GUE/NGL delegation urges reparation for Texaco´s ecological crimes in Ecuador
A GUE/NGL delegation has visited the Lago Agrio region in Ecuador where Chevron-Texaco committed the most dramatic ecological crime in the country’s history.
Chevron-Texaco dumped 18 billion gallons of toxic waste in the Amazon rainforest in Ecuador which polluted waters and severely contaminated the soil, resulting in an increase in cancer rates, cultural upheaval and devastation of biodiversity.
The affected communities have organised themselves since 1993 and called on Texaco - and its parent company Chevron - to clean up the area and provide care for those affected.
In February 2011, an Ecuadorian court ordered Chevron to pay 9 billion USD in compensation, but Chevron has not yet paid.
An activist from UDAPT (the indigenous resistance organisation in the Lago Agrio region which sued the company) accompanied MEP Helmut Scholz and MEP Lola Sanchez to explore the area and observe the serious ecological problems that oil exploration has created.
German MEP, Helmut Scholz comments: “We express our solidarity with those affected by, and the communities that are resisting, the Texaco/Chevron environmental crimes.”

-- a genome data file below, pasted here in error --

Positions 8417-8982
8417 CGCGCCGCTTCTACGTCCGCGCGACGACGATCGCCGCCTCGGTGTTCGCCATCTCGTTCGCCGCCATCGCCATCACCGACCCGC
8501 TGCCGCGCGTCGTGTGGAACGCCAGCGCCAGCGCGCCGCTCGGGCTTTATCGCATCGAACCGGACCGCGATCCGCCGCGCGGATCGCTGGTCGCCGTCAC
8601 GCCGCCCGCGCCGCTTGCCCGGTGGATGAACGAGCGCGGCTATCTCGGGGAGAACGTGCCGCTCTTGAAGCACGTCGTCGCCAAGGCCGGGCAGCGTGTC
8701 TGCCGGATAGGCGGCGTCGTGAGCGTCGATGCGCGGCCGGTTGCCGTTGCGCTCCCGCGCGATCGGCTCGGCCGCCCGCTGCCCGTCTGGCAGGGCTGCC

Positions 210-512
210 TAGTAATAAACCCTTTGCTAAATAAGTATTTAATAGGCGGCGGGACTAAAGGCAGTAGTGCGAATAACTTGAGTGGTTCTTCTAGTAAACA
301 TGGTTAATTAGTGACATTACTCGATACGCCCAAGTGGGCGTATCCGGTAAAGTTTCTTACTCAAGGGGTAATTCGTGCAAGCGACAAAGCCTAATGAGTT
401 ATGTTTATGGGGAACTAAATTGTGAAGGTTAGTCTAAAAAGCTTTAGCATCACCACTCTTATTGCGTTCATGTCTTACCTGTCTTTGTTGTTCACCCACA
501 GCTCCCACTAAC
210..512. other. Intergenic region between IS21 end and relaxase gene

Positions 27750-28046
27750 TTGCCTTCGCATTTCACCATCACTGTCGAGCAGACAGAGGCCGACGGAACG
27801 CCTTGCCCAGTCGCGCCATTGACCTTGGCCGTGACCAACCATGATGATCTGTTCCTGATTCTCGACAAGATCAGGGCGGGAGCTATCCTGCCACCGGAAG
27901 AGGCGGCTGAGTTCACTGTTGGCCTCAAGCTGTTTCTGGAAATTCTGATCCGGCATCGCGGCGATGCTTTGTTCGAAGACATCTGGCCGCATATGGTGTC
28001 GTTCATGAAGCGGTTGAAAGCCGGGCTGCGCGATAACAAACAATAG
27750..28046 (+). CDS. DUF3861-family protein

“Corporate impunity on human rights violations and environmental crimes is the result of the lack of regulation on international investments and international trade.
“All trade and investment agreements signed by the EU with third countries must include binding clauses on sustainable development and human rights in order to ensure transnational companies’ accountability. They should also include remedies in cases of violations of national laws and constitutional obligations by transnational and national corporations.”
Spanish MEP, Lola Sanchez, adds: “The resistance communities of Lago Agrio are an example of the fight against corporate impunity.”
“This case highlights the urgent need to develop an international legally binding treaty on business and human rights to curb business impunity.
“The EU must play a proactive role within the United Nations’ process, which is led by Ecuador, towards an international legally binding instrument that ends corporate impunity on human rights violations and environmental crimes,” Sanchez concludes.